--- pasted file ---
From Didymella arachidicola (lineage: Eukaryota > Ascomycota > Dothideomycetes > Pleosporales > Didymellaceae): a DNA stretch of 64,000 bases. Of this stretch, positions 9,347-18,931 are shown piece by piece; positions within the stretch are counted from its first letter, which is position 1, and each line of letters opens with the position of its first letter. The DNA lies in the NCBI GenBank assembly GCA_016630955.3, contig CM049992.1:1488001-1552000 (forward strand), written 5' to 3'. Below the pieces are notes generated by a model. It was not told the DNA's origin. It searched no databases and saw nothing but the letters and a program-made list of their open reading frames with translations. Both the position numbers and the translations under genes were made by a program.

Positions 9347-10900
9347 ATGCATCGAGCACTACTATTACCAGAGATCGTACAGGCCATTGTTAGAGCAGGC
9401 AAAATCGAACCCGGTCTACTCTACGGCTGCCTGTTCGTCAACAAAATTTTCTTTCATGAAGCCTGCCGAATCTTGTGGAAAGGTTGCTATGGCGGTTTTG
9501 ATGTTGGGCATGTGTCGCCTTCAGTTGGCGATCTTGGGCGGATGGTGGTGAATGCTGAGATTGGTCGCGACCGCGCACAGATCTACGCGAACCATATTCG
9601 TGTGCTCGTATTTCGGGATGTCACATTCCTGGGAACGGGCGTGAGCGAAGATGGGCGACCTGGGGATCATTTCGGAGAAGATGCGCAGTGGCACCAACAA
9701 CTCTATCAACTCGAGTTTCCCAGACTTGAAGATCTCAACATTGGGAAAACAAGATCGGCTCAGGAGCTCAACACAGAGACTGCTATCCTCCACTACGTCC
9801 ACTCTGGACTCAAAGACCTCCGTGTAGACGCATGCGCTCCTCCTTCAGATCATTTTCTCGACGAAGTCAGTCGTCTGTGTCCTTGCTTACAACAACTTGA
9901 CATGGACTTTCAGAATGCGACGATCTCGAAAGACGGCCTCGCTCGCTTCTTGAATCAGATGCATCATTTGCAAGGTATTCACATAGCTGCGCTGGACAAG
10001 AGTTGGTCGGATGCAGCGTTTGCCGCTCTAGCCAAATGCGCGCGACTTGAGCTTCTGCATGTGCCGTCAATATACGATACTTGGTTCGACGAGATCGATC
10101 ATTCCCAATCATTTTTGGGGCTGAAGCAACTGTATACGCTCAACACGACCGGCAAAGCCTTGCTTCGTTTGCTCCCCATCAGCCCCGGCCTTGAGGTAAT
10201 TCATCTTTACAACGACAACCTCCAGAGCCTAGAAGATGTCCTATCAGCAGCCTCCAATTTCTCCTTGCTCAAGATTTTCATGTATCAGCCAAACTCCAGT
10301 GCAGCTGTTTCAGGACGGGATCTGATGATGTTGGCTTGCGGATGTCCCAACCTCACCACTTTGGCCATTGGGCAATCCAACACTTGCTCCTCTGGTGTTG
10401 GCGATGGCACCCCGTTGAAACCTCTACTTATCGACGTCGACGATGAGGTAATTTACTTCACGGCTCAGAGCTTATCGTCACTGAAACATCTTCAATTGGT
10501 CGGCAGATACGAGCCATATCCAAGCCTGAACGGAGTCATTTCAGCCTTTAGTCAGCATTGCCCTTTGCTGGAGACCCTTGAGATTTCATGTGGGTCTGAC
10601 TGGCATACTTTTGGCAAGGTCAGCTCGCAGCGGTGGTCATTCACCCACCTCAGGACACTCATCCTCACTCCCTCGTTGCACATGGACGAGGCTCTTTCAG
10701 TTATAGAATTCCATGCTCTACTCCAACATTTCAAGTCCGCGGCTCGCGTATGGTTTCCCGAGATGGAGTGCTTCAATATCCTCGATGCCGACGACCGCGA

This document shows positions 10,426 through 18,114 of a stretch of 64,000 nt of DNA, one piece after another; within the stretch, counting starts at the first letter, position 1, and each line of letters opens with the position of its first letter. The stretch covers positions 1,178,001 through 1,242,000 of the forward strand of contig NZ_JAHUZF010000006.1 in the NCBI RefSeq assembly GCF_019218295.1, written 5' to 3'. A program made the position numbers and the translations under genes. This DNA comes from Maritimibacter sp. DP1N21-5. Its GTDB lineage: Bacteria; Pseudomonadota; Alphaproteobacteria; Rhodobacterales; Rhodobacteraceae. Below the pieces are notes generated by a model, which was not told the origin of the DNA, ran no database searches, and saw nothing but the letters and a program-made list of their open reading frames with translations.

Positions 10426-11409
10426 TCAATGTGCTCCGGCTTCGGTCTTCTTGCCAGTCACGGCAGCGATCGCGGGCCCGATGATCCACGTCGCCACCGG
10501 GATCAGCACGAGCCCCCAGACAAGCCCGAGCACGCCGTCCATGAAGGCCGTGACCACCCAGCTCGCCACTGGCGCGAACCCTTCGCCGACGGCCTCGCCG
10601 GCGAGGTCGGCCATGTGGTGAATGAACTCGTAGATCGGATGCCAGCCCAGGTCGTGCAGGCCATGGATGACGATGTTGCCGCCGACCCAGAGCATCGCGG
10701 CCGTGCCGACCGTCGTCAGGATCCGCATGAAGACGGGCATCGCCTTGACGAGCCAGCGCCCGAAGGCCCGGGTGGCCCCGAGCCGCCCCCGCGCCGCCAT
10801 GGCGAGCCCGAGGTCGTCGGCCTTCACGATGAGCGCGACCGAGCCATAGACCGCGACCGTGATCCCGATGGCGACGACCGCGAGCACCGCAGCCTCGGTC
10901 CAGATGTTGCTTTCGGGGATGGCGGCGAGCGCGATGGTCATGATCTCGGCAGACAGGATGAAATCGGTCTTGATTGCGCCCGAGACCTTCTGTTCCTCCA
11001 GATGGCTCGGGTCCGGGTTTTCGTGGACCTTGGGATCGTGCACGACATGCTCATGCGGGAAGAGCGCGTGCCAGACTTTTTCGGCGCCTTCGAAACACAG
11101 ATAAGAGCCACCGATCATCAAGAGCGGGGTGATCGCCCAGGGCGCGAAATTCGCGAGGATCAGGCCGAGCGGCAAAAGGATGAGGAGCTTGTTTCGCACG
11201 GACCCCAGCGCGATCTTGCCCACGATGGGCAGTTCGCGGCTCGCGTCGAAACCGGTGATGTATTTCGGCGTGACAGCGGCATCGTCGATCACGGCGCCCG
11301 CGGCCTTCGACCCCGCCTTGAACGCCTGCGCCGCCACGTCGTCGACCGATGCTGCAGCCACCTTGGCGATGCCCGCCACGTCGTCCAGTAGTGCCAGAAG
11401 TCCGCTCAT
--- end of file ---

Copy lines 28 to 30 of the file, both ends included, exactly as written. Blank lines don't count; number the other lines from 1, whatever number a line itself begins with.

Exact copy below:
11201 GACCCCAGCGCGATCTTGCCCACGATGGGCAGTTCGCGGCTCGCGTCGAAACCGGTGATGTATTTCGGCGTGACAGCGGCATCGTCGATCACGGCGCCCG
11301 CGGCCTTCGACCCCGCCTTGAACGCCTGCGCCGCCACGTCGTCGACCGATGCTGCAGCCACCTTGGCGATGCCCGCCACGTCGTCCAGTAGTGCCAGAAG
11401 TCCGCTCAT